Let Me In Interviews

Let Me In Interviews
Let Me In, Chloe Moretz, Richard Jenkins, Cody Smitt-McPhee, Matt Reeves, Simon Oaks, Melissa Bruning, Let The Right One In, Staci Wilson
Updated: 09-18-2010

Interviews with Chloe Moretz, Richard Jenkins, Kodi Smitt-McPhee, Matt Reeves, and Simon Oakes of Hammer Films

Click here for our exclusive interview with Costume Designer Melissa Bruning [lots of photos]


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PART 1 with Chloe Moretz and Richard Jenkins
So what did you guys think of the original film, and the relationship that you guys have. In the original, there’s certain insinuations and things you can draw from it and nothing explicit about it? Has that changed in the American version?
Richard Jenkins: A little bit. I mean it’s not explicit.
Chloe Moretz: I haven’t seen the film. So, he can tell you.
Richard Jenkins: It’s a little more definitive.
Chloe Moretz: It goes deeper into the story.
Richard Jenkins: I think it clarifies it. And by the end, you see exactly what the relationship is.
What did you guys think of the original?
Richard Jenkins: I loved it. I absolutely loved it.
Chloe Moretz: I’ve seen parts of it. And the parts I have seen are really stunning.
Richard Jenkins: I mean, it’s really hard not to love it.
Chloe Moretz: It’s very well made.
Is there a temptation to allow your performance to not be influenced by someone else’s?
Richard Jenkins: Well, I didn’t watch it beforehand.
Oh, you didn’t?
Richard Jenkins: No.
Chloe Moretz: Me either.
Richard Jenkins: No. Matt even told everyone - I think even the cinematographer, “Don’t see it.”
Chloe Moretz: He didn’t want anyone to see it.
Richard Jenkins: Just don’t see it. Because you can’t help it. It’s almost like adapting a novel to a screenplay. You read the novel, you have expectations. And if you’ve seen something first, it’s just hard to do. So, I didn’t. No.
Chloe Moretz: That’s how I feel about people seeing the movie. You know, it’s lie, put all the controversy aside, and just go see the film for what it is, and see what you take from it.
Well, when you mention the controversy, is it because there’s the die hard fans who love the original, and say, “Hey there’s nothing wrong with the original?” But the truth is, that a lot of audiences will not read subtitles. Did Matt talk to you about why there were remaking this, and how it might be a little different?
Richard Jenkins: Yes, he did. And there is nothing wrong with the original. BUt that’s not always why you do a remake. It’s usually because you love the original, and there’s something different you want to say. Something in that movie, in that book spoke to Matt, and it has to do with the relationships of these two young kids. And especially Owen. If I was 12 or 15, and I saw this movie I would say, “It’s about me.” I mean, they’re talking to me. And I think that is something he found so intriguing in making this film. So, you know, the original film is absolutely brilliant. There’s no question about it. But because of it’s brilliance, and I said, “you know the risk you’re taking?”. And he said, “I understand. But it’s something I really need to do.”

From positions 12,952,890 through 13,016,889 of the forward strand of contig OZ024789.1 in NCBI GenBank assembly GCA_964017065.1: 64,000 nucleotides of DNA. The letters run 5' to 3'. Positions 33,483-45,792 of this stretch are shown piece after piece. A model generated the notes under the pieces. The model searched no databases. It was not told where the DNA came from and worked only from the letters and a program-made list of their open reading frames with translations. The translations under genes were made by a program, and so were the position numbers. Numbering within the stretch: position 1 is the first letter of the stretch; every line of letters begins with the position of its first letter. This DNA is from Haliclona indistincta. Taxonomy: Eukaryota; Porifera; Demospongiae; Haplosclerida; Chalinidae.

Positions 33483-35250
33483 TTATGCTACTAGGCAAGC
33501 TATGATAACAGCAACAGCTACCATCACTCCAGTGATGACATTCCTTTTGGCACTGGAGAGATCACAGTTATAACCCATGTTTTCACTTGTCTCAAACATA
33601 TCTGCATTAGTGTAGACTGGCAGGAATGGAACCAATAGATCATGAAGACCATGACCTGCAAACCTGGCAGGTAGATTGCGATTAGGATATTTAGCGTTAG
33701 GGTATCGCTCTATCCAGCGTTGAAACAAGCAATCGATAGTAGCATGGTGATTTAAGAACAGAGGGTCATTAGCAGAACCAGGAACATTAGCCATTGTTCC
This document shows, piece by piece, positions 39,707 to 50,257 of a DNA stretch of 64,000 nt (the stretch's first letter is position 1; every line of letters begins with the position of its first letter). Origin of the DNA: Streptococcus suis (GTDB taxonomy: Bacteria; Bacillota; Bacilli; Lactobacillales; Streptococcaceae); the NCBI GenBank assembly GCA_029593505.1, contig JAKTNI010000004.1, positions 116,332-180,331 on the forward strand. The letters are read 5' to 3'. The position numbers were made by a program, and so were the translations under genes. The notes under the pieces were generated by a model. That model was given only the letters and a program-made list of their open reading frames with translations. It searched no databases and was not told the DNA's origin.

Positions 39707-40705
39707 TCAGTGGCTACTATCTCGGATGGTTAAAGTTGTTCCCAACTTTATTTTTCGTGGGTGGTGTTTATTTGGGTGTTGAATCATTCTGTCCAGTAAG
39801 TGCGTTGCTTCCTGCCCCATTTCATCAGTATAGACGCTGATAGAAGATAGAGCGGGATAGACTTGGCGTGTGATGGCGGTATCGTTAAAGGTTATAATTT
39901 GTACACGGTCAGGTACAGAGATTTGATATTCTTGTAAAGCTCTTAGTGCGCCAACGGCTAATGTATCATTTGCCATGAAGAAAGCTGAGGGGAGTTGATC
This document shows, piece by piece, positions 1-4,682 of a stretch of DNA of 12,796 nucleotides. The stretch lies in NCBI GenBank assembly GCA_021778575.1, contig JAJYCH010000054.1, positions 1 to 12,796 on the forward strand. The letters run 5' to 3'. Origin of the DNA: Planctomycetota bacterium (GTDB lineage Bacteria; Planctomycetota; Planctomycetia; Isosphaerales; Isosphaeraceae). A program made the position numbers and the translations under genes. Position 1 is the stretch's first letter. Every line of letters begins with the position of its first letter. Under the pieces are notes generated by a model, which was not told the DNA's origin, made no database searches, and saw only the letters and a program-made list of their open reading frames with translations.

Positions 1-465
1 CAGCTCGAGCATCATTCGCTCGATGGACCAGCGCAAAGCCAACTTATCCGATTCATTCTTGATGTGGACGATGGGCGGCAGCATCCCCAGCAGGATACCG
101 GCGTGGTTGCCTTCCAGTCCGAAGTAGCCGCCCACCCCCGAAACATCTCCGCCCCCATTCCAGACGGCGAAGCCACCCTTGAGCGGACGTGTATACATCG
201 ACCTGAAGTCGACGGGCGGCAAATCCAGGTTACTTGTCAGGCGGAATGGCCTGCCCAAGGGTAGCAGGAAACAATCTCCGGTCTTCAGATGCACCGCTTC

Do you know the special effects you guys shot on set? I know the first one wasn’t too advanced.
Richard Jenkins: I didn’t think of it as a lot of special effects. I really I didn’t. I don’t recall. The car crash was really cool, the way he conceived it. But it wasn’t green screen or anything. It was kind of a seamless cut. It’s really cool, the way he did it.
Chloe Moretz: And along with all the kills that the vampire does, it’s kind of the same technique. Most of them are real. I mean, the scene in the tunnel, I know he’s going to add more crazy knocking back and forth. But other than that, nothing really. It was all real prosthetics.
Richard Jenkins: The spaceship landing was different.
Chloe Moretz: Well, that. You just dropped the ball.
Chloe, how has your Comic Con experience been? And since KICK ASS came out?
Chloe Moretz: It’s been crazier. I mean, during KICK ASS, people didn’t get the full thing of KICK ASS. Cause I was the first revealing of what KICK ASS is. And we were all sitting on that panel, I was probably the most nervous. The most nervous I’ve ever been in my life - if they don’t laugh, or if they don’t love it, the whole thing is dead, because this is our audience.
Richard Jenkins: Welcome to show business.
Chloe Moretz: And now I’m like, I’m great. I’m gonna go up there and rock these 8000 people. And then I go (feigning nervous laughter - “Ha. Ha. Hi!”)
And have you seen a lot of “Hit Girls” around?
Chloe Moretz: Um, we’re going on the floor later to do the Dark Horse signing. But I haven’t seen anybody yet. Actually, it probably won’t happen, but I want to dress up in a Yoda costume and go onto the floor and take pictures with all the “Hit Girls”. They won’t even know who I am, and I’ll be like “Can I take a picture with you?”